But nobody realised what was happening. Every generation continued to live like the previous generation, making only small improvements here and there in the way things were done. People were unable to fathom the full consequences of their decisions. Whenever they decided to do a bit of extra work, we reasoned ourselves into a better life. That was the plan.

Then why didn’t humans abandon farming when the plan backfired? Partly because it took generations for the small changes to accumulate and transform society and, by then, nobody remembered that they had ever lived differently.

It happens to us today. How many young college graduates have taken demanding jobs to retire at their 30s? But by the time they reach that age, they have built a lifestyle full of luxuries that needs to be maintained. One of history’s few iron laws is that luxuries tend to become necessities and to spawn new obligations. Once people get used to a certain luxury, they take it for granted and can’t live without it.

Evolutionary perspective is an incomplete measure of success. It judges everything by the criteria of survival and reproduction, with no regard for individual suffering and happiness.

Humanity’s search for an easier life released immense forces of change that transformed the world in ways nobody envisioned or wanted. Nobody plotted the Agricultural Revolution or sought human dependence on cereal cultivation. A series of trivial decisions aimed mostly at filling a few stomachs and gaining a little security had the cumulative effect of forcing ancient foragers to spend their days carrying water buckets under a scorching sun.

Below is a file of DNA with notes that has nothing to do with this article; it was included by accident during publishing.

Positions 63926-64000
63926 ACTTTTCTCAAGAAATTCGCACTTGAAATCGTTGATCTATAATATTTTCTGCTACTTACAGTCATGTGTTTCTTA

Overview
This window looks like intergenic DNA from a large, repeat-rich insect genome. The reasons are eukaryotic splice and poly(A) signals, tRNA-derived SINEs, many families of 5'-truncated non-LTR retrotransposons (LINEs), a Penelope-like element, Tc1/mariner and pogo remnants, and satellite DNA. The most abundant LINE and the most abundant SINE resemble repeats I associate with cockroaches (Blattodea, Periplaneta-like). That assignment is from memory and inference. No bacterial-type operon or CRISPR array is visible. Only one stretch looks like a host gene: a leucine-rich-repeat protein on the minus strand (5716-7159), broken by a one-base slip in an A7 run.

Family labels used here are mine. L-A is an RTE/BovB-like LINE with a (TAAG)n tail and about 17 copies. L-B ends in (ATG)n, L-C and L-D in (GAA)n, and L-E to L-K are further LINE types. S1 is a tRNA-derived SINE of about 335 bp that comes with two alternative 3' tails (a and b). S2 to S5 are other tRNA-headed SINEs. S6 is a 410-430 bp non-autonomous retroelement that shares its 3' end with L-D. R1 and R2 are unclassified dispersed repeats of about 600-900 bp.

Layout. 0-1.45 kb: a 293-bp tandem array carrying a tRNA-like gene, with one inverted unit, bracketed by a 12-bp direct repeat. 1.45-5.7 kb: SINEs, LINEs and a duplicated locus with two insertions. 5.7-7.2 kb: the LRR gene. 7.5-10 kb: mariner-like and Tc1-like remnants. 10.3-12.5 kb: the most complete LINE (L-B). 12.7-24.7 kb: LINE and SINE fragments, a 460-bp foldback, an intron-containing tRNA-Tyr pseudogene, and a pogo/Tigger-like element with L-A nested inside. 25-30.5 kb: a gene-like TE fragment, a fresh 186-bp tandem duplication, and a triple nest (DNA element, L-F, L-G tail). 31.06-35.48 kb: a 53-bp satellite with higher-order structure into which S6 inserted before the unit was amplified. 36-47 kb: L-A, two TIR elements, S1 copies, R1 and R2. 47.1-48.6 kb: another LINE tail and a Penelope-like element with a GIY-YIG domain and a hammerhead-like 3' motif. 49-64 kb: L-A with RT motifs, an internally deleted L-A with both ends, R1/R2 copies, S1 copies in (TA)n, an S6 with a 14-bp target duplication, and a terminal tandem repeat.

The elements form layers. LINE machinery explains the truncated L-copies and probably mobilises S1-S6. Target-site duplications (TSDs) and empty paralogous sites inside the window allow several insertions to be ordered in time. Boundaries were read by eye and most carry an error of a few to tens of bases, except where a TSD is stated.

The same goes for chickens, cattle, pigs and sheep. For them, the Agricultural Revolution was a wonderful boon. However, only the most submissive, weak, and less curious livestock were allowed to live longer and procreate. Domesticated chickens and cattle may well be an evolutionary success story, but they are also among the most miserable creatures that ever lived.

But there might be an alternative explanation.

Maybe it wasn't the search for an easier life that brought about the transformation. Maybe Sapiens had other aspirations, and were consciously willing to make their lives harder to achieve it.

Think of temples and religious venues: why would a foraging society build such structures? They had no utilitarian purpose. Whatever it was, the foragers thought it was worth the effort and time. The only way to build such structures was for thousands of foragers belonging to different bands and tribes to cooperate over an extended period of time. Only a sophisticated religious or ideological system could sustain such efforts.

Making history

History is something that very few people have been doing while everyone else was ploughing fields and carrying water buckets.